Adbrain: Migrating Clients From Managed Services To Self-Serve

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adbrainQAShould marketers pay for managed services or take their media buying all in-house? For London-based Adbrain, the answer is both.

The company provides a multiscreen audience-buying platform – what co-founder and CEO Gareth Davies describes as a “mobile-first DSP.” Though nominally a self-service operation, Adbrain also provides managed services designed to migrate ad operations in-house.

“Our mission is to help marketers, agencies, publishers and anyone in the digital advertising space do more intelligent mobile media buying programmatically through the exchanges,” Davies said, adding that Adbrain’s platform is plugged into 30 exchanges and runs campaigns across Europe, North America, Latin America and Asia Pacific.

Davies spoke to AdExchanger.

ADEXCHANGER: What is Adbrain?

GARETH DAVIES: Adbrain is first and foremost a data business, and we’ve built technology that helps identify the mobile user whether they’re in-browser or in-app. Our technology is able to leverage a large number of data points and build statistical models around uniqueness. We start with a singular device and then we map the user across multiple devices.

How does that work?

We do three things, simply put. We help marketers unlock their first-party data. We help them enrich it with our own second-party data that we plug in. Then our graph enables us to pull in a large number of data variables for really intelligent optimization.

How is that different from what everybody else offers?

In traditional programmatic media buying, the algorithm is typically driven by cookie ID, domain URL and a few other factors that determine which users are more likely to respond to which ads. The way we’ve approached it is to take significantly more data sets to feed in, because mobile and location data is so valuable. If you take location data, time of day, environment and behavior data into account, you start to get a really nuanced view of when a user is likely to respond to that retail ad.

The next piece is leveraging the cross-device piece. Our product is self-serve. We have a managed service where we support the client, but unlike many managed services, the client has full access to and owns the data. There’s no arbitrage, there’s no position on media. Our goal with clients on managed service is to help equip them with programmatic expertise in mobile so that they can rapidly move to self-serve.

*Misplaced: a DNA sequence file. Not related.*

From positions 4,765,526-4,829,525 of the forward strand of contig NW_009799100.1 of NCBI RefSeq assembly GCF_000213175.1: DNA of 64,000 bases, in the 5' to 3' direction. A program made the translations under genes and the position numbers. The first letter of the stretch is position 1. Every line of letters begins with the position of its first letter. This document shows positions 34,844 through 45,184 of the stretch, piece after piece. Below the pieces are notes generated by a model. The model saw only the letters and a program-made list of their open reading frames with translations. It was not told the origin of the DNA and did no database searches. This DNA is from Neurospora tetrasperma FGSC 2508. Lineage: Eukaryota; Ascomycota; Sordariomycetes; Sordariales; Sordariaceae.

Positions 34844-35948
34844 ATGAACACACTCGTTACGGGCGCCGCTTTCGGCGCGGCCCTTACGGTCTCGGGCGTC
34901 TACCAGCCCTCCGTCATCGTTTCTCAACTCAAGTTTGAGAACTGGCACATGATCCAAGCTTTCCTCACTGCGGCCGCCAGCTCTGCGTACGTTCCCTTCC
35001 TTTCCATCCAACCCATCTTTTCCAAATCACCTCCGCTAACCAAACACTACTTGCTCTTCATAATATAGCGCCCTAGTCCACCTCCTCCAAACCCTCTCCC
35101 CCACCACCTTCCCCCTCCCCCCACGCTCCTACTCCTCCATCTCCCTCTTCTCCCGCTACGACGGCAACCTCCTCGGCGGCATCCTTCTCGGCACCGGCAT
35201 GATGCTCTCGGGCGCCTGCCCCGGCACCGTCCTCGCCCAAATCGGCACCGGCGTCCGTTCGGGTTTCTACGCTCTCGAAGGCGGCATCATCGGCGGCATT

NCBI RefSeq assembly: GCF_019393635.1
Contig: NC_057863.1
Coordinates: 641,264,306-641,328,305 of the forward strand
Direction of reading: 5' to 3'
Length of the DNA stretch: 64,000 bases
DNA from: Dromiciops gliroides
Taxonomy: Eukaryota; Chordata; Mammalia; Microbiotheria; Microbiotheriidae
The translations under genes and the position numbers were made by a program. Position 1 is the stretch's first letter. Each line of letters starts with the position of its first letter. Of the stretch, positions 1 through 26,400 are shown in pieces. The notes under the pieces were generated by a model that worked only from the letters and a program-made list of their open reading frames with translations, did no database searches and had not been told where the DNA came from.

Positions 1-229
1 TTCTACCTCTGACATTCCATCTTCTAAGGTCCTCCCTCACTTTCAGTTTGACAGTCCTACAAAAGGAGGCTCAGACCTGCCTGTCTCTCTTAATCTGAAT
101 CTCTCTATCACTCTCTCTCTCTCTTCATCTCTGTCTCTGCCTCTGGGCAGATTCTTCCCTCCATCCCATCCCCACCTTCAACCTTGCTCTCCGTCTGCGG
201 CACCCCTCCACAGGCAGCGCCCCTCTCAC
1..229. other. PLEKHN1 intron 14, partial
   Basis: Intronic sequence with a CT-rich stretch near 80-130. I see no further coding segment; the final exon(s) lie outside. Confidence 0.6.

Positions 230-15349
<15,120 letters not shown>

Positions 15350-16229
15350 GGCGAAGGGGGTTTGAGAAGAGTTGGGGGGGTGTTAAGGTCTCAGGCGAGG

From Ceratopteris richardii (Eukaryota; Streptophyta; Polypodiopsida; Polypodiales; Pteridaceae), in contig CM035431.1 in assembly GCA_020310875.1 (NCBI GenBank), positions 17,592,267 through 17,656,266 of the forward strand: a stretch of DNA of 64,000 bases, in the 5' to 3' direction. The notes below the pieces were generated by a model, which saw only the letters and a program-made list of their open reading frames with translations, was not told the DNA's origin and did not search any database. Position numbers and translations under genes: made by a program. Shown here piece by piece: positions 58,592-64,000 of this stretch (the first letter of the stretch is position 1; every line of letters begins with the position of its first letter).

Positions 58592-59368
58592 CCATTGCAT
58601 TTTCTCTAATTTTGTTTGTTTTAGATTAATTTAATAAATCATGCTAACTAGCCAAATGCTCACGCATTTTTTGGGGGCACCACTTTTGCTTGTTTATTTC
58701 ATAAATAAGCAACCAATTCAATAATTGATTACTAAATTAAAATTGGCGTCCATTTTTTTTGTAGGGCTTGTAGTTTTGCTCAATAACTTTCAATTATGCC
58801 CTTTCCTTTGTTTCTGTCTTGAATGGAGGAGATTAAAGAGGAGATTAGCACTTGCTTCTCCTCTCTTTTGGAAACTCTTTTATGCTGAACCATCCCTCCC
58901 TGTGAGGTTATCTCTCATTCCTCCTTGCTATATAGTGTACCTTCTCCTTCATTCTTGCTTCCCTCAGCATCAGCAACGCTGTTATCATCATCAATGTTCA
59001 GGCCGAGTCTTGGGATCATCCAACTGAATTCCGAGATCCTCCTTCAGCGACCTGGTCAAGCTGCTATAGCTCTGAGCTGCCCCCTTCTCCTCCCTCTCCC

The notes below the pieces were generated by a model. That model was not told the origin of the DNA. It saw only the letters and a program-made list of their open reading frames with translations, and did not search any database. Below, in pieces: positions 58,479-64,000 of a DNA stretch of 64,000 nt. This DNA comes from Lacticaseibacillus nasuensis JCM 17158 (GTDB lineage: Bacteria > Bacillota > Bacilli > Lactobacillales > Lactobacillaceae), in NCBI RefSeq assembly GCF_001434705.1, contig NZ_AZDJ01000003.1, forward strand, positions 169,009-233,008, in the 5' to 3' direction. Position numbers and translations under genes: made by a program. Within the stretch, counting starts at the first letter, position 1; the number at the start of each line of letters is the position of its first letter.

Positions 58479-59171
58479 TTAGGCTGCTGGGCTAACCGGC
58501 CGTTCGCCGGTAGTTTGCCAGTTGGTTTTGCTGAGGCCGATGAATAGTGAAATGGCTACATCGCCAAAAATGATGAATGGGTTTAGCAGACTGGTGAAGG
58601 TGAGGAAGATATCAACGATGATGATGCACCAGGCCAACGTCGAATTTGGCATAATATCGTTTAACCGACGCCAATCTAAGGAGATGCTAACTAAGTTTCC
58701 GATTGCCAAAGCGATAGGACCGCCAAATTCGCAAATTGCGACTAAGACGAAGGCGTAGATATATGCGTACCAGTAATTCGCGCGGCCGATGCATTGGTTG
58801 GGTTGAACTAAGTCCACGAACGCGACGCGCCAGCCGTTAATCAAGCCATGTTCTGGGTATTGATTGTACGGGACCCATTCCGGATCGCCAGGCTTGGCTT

Who are your biggest clients?

Customers like Accuen, for example, Omnicom’s trading desk. We work with them in multiple markets and they’ve since transitioned off of managed services and are scaling up very nicely.

We’re seeing a lot of demand from the big agency desks that realize that their desktop tools just don’t do what they need them to in mobile. While there’s some fantastic programmatic technology in the desktop world, it’s typically not built for this cookieless mobile environment.

How do you do cross-device targeting without cookies?

With cross-device you need to start with single-device identification. You need to start with mobile, and then you can start mapping behaviors across multiple devices. The desktop cookie was never built for ad tracking; it was a content management solution. The cookie is not dead, but it’s definitely under threat.

As we move to a world where cookies become less and less the unifying force of understanding who that user is, we need to take new approaches. That’s where we’ve seen statistical identification methodologies come to bear.

So if cookies are devaluing, what will be the next multidevice identifier? Login data?

Potentially, yes. We have a world of deterministic data, where Google and Facebook know who you are (most of the time) because you’re logged in. But the marketer will never know who that user is. In mobile, Google’s got 50% of global mobile ad spend and Facebook’s got 23%. So you’ve got three quarters of global mobile ad spend is going to two partners. But as a marketer, if I buy media in these environments I can never match my user and duplicate very easily.